Poll tips good Dutch turnout for EP elections
28 May 2004 , AMSTERDAM — A new Gallup survey has suggested 38 percent of the Dutch electorate will vote at the European Parliament on 10 June. That would be the highest Dutch turnout for the European elections in 15 years. Just 29.9 percent of Dutch voters voted at the last European election, almost a European record for poor voter turnout.
28 May 2004
AMSTERDAM — A new Gallup survey has suggested 38 percent of the Dutch electorate will vote at the European Parliament on 10 June. That would be the highest Dutch turnout for the European elections in 15 years.
Just 29.9 percent of Dutch voters voted at the last European election, almost a European record for poor voter turnout.
Across the entire European Union, the Gallup poll indicated that 45 percent of voters will definitely cast their vote. A further 6 percent are "almost certain" of voting, meaning it is possible that the 49 percent turnout recorded at the last poll might be topped this time around
The best turnout of voters is expected to occur in Belgium, where 76 percent are tipped to vote. Voting in European elections is compulsory in Belgium. Luxembourg is next with 73 percent, while Cyprus, Greece, Malta and Italy are also expected to top 60 percent.
In Sweden, the UK, Portugal and Poland, voter turnout is expected to be below 40 percent. The least amount of interest is in the Czech Republic, where just 20 percent of the electorate is expected to make it to a polling booth.
Dutch Members of the European Parliament (MEPs) reacted warmly to the Netherlands' poll results, with Christian Democrat CDA European election party leader Camiel Eurlings saying they were "a positive signal".
The Liberal VVD's Jules Maaten also said it was good news that the Dutch voter turnout might improve, Dutch public news service NOS reported on Thursday.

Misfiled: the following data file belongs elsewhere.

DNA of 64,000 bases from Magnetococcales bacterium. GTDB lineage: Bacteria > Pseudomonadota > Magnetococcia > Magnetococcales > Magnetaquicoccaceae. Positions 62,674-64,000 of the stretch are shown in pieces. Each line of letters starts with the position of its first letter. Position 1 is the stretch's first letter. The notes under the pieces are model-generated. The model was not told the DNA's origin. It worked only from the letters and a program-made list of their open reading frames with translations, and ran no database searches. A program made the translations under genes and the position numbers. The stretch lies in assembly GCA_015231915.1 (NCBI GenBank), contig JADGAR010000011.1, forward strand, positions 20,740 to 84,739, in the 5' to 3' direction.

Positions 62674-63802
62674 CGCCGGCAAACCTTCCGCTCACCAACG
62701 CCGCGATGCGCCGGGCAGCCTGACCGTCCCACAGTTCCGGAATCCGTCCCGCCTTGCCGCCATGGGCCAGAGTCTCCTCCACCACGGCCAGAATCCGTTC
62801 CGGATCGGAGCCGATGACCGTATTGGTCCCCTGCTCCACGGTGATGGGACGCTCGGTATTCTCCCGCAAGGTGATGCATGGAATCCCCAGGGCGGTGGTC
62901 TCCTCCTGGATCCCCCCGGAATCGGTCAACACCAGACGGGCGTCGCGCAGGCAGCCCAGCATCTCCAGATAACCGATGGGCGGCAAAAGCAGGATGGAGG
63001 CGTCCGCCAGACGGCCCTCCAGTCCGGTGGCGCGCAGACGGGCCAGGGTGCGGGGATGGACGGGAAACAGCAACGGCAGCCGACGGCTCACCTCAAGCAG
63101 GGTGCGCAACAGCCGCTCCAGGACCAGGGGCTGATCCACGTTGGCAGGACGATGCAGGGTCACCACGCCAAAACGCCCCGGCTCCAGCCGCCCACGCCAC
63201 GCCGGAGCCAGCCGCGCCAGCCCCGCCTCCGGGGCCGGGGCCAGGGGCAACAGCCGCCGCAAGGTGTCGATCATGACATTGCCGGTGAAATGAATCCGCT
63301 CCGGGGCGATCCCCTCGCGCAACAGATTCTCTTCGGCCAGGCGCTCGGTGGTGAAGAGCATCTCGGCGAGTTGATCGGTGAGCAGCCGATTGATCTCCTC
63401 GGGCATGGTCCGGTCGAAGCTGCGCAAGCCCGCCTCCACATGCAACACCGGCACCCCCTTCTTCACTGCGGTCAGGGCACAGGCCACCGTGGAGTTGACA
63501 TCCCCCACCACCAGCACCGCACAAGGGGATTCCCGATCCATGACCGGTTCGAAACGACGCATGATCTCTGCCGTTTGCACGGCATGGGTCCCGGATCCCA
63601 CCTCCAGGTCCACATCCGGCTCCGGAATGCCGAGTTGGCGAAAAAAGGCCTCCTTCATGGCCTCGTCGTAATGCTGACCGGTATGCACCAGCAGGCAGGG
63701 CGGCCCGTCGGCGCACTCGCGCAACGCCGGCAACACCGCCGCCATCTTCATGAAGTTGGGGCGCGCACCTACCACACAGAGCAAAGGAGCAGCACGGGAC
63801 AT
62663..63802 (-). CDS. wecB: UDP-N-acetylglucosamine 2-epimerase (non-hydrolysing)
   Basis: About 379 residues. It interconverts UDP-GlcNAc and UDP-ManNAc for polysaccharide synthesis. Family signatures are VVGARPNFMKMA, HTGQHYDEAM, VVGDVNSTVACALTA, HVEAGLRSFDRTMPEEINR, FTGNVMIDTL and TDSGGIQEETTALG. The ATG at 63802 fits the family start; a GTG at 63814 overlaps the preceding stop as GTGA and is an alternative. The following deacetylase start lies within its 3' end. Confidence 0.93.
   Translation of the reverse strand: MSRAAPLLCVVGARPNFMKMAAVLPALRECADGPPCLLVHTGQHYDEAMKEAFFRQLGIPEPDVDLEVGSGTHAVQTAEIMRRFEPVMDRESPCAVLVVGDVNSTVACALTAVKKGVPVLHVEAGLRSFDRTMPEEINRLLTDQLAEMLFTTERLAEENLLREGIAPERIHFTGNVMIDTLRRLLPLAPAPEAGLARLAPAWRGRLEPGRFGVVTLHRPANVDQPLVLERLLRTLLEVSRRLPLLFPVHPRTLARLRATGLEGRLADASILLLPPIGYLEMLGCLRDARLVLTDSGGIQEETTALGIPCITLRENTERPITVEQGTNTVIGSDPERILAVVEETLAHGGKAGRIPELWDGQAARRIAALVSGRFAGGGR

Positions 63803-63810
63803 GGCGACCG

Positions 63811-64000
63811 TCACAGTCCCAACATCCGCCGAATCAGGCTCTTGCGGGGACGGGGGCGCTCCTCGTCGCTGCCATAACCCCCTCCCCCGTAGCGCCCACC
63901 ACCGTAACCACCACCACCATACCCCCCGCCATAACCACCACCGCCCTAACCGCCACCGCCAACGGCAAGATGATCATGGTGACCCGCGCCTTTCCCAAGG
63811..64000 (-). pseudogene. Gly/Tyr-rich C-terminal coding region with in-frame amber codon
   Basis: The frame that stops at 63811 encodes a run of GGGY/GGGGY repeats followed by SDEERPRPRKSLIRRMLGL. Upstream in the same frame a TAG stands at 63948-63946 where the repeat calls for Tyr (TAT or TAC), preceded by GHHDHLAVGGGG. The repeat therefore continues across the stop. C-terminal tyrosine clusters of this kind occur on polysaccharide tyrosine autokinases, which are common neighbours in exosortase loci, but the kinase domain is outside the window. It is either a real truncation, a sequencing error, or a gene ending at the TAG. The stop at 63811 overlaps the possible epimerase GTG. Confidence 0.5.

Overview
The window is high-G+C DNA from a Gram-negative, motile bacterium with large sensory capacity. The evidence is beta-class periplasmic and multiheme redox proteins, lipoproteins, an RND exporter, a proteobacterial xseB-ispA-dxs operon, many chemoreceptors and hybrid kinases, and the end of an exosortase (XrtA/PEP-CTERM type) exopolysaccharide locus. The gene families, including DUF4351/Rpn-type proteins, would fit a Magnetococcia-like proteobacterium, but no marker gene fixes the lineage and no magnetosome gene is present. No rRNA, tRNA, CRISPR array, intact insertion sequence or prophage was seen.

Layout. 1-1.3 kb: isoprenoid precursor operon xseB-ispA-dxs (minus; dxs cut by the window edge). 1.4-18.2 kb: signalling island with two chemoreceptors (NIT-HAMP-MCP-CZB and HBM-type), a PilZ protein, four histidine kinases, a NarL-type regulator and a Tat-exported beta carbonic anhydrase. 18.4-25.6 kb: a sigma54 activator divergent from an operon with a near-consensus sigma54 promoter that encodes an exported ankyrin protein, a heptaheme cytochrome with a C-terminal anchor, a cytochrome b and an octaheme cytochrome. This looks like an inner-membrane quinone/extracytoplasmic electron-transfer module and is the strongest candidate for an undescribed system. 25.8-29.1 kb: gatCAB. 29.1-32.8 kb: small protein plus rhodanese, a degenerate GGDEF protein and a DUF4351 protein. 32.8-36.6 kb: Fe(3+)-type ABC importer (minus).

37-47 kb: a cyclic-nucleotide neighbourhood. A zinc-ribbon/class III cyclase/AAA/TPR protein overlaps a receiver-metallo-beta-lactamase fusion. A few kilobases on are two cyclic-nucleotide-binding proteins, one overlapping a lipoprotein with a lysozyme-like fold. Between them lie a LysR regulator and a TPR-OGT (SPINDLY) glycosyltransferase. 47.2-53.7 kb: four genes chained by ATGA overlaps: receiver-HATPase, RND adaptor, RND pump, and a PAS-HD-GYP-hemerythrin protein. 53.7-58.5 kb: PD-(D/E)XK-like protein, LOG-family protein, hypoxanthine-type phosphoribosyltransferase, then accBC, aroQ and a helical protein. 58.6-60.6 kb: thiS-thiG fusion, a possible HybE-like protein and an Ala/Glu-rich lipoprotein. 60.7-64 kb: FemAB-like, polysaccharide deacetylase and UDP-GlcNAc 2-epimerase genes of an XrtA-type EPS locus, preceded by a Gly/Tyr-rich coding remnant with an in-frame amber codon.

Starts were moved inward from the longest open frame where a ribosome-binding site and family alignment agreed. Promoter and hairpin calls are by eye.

But Socialist Party (SP) election leader Erik Meijer remained skeptical. He said there were similar indications in the lead up to the last election, but the turnout was very low.
On assignment from the European Parliament, Gallup interviewed 12,184 Europeans, including 493 Dutch nationals. The most Dutch people who do not intend to vote believe their vote doesn’t count.
In a series of questions delivered to people who did not intend to vote, 59 percent said they do not sufficiently know the role of the European Parliament and 61 percent said they were not sufficiently informed enough to vote.
For those who said they intend to vote, 78 percent said a party's stance on European issues was essential in their choice, compared with an EU average of 68 percent.
And 76 percent also said a party's national stance was essential, while the personality of candidates was only essential for 40 percent of voters, much lower than the EU average of 57 percent.
Two-thirds of the 493 surveyed Dutch nationals (69 percent) said they felt attached to Europe and 88 percent think that EU membership is a good thing.
For 40 percent of Dutch voters, terrorism was the most important campaign theme that should be focused on at the coming European election, while for the EU as a whole, 61 percent said unemployment was the most important issue.
Both in the Netherlands and the 25-member European Union, the environment loomed as the least important election issue.
[Copyright Expatica News 2004]
Subject: Dutch news